This holiday season, let’ see Amazon open the doors to a warm, snuggly store serving hot chocolate and wafting holiday music. Oh, wait, it can’t?


That’s why my last proposition makes the most sense: Amazon should be afraid of you.


Japan's Mitsubishi, U.S. partner to invest $1.8 billion in data centres: media

TOKYO (Reuters) – Japanese trading house Mitsubishi Corp (8058.T) plans to set up a joint venture with U.S. data centre operator Digital Realty Trust (DLR.N) and build around 10 data centres in Japan by 2022 for 200 billion yen ($ 1.8 billion), the Nikkei said on Saturday.

The logo of Mitsubishi Corp is pictured at its head office in Tokyo, Japan August 2, 2017. REUTERS/Kim Kyung-Hoon – RC1E7B85B0E0

Tokyo-based Mitsubishi expects the centres to help meet growing demand for information storage from customers of California-based Digital Realty and generate sales of around 20 billion yen to 30 billion yen in 2022, the business daily reported, without citing sources.

The two companies could invest an additional 300 billion yen in the medium term, the Nikkei reported.

Mitsubishi could not be reached for comment.

Reporting by Osamu Tsukimori; Editing by Tom Hogue

Our Standards:The Thomson Reuters Trust Principles.


Apple's $1,000 iPhone Taught Us A Very Important Business Lesson

Everyone is going crazy over Apple’s new iPhone — for better or for worse. Now, whether you like Apple or not, we can all agree that the price of the newly released iPhone is quite the shocker. That might turn off some customers, but I will make the bet that it’s a smart move for them. Why? A $ 1000 phone actually strengthens what their brand stands for: the highest quality brand, with the best customer experience.

This reputation is what helped them become the most profitable company in the world, and the first US company to hit $ 800 billion in market value, according to Bloomberg Technology. So, what can we learn from Apple? Price is not the first thing most customers care about.

In fact, at my company we actually did a double blind marketing study and here’s what we found that price (surprisingly) came in as the 9th most important factor when people were considering buying a garage door. Let me say that again, Not the first, second, third most important… but nineth.

So, stop obsessing over how you can slash your prices. Instead, create and price your products at a premium. Then, deliver an awesome customer experience. That is how you will become the Apple of your industry.  

Check out my two-step process that will help you do just that:

1. Create a brand that is irreplaceable.

Many new entrepreneurs make the mistake of comparing themselves with their competitors, when they should be focusing on their company instead. Any competitor can come in and copy your products, or try to outprice you. (Patents don’t necessarily make you safe, because there are ways to get around these.) But if you dominate  a niche,  your customers will remember you easier.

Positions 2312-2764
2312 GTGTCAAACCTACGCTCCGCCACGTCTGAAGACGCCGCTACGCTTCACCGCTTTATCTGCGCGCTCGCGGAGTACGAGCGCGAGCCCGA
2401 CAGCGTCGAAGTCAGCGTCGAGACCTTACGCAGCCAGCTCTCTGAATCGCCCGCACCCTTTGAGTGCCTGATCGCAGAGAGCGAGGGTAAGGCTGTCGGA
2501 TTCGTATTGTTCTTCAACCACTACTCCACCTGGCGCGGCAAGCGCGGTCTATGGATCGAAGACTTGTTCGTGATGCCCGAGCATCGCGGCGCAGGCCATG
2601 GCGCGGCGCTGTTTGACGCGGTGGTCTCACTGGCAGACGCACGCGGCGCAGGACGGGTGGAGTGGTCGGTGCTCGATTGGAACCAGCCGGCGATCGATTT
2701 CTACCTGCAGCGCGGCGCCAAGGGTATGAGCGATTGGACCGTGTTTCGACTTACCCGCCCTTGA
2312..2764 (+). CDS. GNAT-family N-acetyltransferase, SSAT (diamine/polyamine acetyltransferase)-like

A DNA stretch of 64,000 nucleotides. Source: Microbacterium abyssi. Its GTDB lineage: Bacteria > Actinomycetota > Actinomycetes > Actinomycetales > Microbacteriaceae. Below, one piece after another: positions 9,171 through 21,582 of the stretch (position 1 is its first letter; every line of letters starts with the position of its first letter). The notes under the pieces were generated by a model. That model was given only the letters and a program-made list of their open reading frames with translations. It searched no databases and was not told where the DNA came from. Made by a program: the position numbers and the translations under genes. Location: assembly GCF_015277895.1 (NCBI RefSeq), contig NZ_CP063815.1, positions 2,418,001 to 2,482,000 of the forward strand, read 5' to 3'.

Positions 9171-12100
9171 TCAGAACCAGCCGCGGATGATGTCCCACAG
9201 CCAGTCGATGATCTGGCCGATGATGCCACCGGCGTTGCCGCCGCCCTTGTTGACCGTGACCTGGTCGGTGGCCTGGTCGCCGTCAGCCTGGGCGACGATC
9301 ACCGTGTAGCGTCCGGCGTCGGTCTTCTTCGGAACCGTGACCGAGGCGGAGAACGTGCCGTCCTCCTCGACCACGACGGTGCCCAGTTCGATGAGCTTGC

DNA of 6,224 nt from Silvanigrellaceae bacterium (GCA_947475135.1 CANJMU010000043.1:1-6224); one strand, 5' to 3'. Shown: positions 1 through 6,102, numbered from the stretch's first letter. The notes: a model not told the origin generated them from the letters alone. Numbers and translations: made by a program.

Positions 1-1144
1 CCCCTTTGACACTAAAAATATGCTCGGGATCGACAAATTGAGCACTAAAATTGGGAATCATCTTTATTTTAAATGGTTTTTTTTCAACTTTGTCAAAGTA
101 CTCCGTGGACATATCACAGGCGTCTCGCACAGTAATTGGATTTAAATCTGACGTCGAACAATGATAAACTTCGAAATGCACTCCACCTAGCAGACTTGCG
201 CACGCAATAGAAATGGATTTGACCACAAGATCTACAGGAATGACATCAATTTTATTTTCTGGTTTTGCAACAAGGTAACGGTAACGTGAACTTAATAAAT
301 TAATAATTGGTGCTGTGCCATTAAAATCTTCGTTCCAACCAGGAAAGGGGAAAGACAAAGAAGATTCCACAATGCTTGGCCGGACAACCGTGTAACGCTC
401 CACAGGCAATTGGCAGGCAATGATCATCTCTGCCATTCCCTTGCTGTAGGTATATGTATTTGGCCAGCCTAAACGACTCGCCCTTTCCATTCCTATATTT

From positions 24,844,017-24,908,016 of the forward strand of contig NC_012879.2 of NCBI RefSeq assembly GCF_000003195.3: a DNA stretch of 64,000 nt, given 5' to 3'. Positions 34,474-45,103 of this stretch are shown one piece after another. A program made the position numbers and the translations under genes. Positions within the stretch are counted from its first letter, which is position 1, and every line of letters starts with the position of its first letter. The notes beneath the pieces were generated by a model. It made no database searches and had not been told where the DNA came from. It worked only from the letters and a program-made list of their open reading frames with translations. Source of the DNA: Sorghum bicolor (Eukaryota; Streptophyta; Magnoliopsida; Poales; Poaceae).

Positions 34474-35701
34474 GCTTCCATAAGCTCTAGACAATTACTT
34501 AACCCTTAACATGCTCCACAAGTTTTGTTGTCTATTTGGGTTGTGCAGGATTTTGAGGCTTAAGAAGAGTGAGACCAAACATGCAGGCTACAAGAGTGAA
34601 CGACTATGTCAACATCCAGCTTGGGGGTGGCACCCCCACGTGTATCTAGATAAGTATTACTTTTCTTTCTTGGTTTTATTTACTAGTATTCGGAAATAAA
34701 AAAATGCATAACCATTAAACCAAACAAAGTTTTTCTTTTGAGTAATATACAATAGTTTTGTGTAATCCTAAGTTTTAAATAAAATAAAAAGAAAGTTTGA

Here’s an example: popular Chinese phone manufacturer Oppo blatantly copies Apple’s iPhone designs, and sells lookalikes at significantly lower prices. How did Apple respond? Did they come up with new designs? Overhaul their product line? Cut their prices? Nope, none of the above. Apple’s strategy was to stick to its guns, and continue selling its products at a premium. This paid off handsomely – despite fierce competition from Oppo (and other Chinese smartphone brands), Apple still dominated in terms of profit.

When I started my business a decade ago, I knew that we had to go niche as well. It didn’t make sense for us to try to cater to everyone. Instead, I made the call to focus on higher ticket jobs (such as custom garage doors), and turn down cheap assignments. Today, we’re known as a premium garage door service, and our reputation speaks for itself.

Take a minute to reflect on your company and ask yourself: What is the one thing you want your brand to be known for, which you know no one can deliver as well as you can?

2. Create a killer customer experience.

Once you nail your branding, follow through with a killer customer experience. Here’s the harsh reality of things: it’s simply not enough to sell high quality products. Heck, if that was all there is to running a successful business, Apple wouldn’t exist today.

Apple clearly knows that people buy experiences, not products. From the iPhone product box to the people they hire to staff the Apple physical store, Apple deliberately designs a customer experience that exceeds customer expectations. Not only that, Apple staff go through 10 days of Apple’s “Core” program, 10 more days of Apple Bootcamp, and then finally, a shadowing program in which they learn hands-on from a veteran employee.

At our company, we also train our employees to prioritize our customer’s experience. One thing our employees always do do is to take our time to talk with the customer even after we’re done with installations. This helps us make sure the customer is happy with our service. In addition to this, we also follow up with our customers based on the CRM data we have on hand (checking to see if the door we previously installed for them needs a repair, etc.)